United States Assistant Secretary of State for Near Eastern Affairs Jeffrey D. Feltman praised the career path of journalism students at Northwestern University in Qatar on Thursday.
Journalism has played a critical role in the success of the democratic revolutions that have taken place in North Africa over the last two months and is a critical component of societies seeking to improve themselves, Feltman said.
“There is a lot of change happening in this region,” he said. “And it was journalism that helped spark some of these changes.”
Feltman made his remarks during a panel discussion Northwestern hosted on media freedom in the Middle East and North Africa. Also on the panel was Northwestern’s senior associate dean for journalis
m Richard Roth, visiting assistant professor of communication Joe F. Khalil, and sophomore Zeena Kanaan, who serves as the president of the Society of Professional Journalists in Qatar.
The discussion ranged from the role of satellite TV in the recent revolutions in Egypt and Tunisia to United States media policies in Iraq. Feltman paid particular attention to the position of the United States that a free flow of information is a critical component of human rights – particularly online.
“The right of individuals to express their views freely, to petition their leaders, to do things like worship according to their own beliefs – these rights are universal in our view,” Feltman said. “Whether they are exercised in a public square or whether they come out in an individual blog.”
He continued: “These freedoms to assemble today, also need to apply in cyberspace,” he said.
Paraphrasing a speech that U.S. Secretary of State Hillary Clinton gave a few weeks ago, Feltman said that cyberspace was to modern revolutions what cafes and coffeehouses were to revolutions in past centuries.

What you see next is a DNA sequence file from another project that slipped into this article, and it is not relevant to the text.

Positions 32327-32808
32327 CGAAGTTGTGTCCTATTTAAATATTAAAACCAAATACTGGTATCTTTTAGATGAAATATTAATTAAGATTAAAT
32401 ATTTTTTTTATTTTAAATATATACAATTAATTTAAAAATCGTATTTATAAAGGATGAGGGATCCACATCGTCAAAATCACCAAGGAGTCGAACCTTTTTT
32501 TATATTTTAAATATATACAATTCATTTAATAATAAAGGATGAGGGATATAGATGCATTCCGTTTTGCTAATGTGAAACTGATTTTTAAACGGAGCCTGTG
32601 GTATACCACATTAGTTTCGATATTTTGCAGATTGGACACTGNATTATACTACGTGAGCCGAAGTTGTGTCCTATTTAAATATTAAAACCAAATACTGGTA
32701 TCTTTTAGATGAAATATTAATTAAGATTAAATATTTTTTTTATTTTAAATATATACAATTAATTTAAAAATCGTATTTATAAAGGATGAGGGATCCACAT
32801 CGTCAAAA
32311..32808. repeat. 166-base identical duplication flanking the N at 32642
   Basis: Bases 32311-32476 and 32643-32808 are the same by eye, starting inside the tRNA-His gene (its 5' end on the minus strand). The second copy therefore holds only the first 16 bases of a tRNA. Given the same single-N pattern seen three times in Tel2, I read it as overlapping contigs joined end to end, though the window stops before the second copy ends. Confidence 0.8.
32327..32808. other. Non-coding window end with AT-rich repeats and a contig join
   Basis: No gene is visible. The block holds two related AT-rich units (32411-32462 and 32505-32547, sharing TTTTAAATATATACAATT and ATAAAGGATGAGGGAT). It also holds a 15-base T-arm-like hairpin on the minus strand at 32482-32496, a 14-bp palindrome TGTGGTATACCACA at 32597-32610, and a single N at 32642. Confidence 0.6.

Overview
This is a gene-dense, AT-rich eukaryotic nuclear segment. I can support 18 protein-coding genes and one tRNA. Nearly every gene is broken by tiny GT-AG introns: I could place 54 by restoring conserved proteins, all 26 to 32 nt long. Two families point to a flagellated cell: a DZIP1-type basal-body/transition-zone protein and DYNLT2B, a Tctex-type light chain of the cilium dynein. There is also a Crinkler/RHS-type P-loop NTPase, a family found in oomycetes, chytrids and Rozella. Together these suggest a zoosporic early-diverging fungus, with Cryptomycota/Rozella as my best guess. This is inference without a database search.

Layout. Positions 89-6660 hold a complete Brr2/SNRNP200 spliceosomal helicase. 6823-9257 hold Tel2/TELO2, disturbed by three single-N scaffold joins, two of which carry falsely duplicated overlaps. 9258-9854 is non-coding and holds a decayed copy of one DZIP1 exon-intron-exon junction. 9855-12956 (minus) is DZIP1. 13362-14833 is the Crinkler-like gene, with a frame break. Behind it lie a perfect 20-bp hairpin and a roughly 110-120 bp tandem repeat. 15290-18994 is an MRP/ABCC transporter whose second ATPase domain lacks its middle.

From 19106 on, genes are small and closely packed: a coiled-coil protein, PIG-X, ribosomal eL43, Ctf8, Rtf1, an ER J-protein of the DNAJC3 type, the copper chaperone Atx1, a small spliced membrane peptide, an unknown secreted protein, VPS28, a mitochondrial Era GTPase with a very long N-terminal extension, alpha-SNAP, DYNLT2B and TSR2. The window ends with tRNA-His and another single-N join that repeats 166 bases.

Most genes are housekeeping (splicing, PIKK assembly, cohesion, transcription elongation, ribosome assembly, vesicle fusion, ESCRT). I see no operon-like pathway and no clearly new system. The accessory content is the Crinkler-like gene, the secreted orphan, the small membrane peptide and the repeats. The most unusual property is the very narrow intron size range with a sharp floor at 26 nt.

“The coffee house, the café of the 21st century is the internet,” Feltman said. “That’s where the exchange of ideas is taking place today.”
Feltman also cited evidence that rapid changes and increases in press freedom were already changing the face of journalism in the Middle East and North Africa.
In the late 1990s Feltman worked in Tunis, Tunisia. Each day he woke up and read a newspaper haling the accomplishments of the president, no matter what was happening in reality, he said.
He went back to Tunisia after the revolution there and found that the same newspapers he read in the 1990s looked much different and took a more critical view of the society, he said.
Though the discussion was wide ranging, Feltman returned again and again to the value of journalism to make good in the world.
“I think that some of the best informed, best analysts that we have available to us as human beings are those that work in the field that you’re studying for,” Feltman told the students.
“All of our countries are facing challenges,” he said. “Journalism is a really, really key tool to identifying what those challenges are and helping to create the space in which we can discuss what the possible solutions are.”
Feltman ended his opening remarks with a simple message for the budding journalists at Northwestern: “I admire your courage, I admire all of the colleagues who have gone before you in this field.”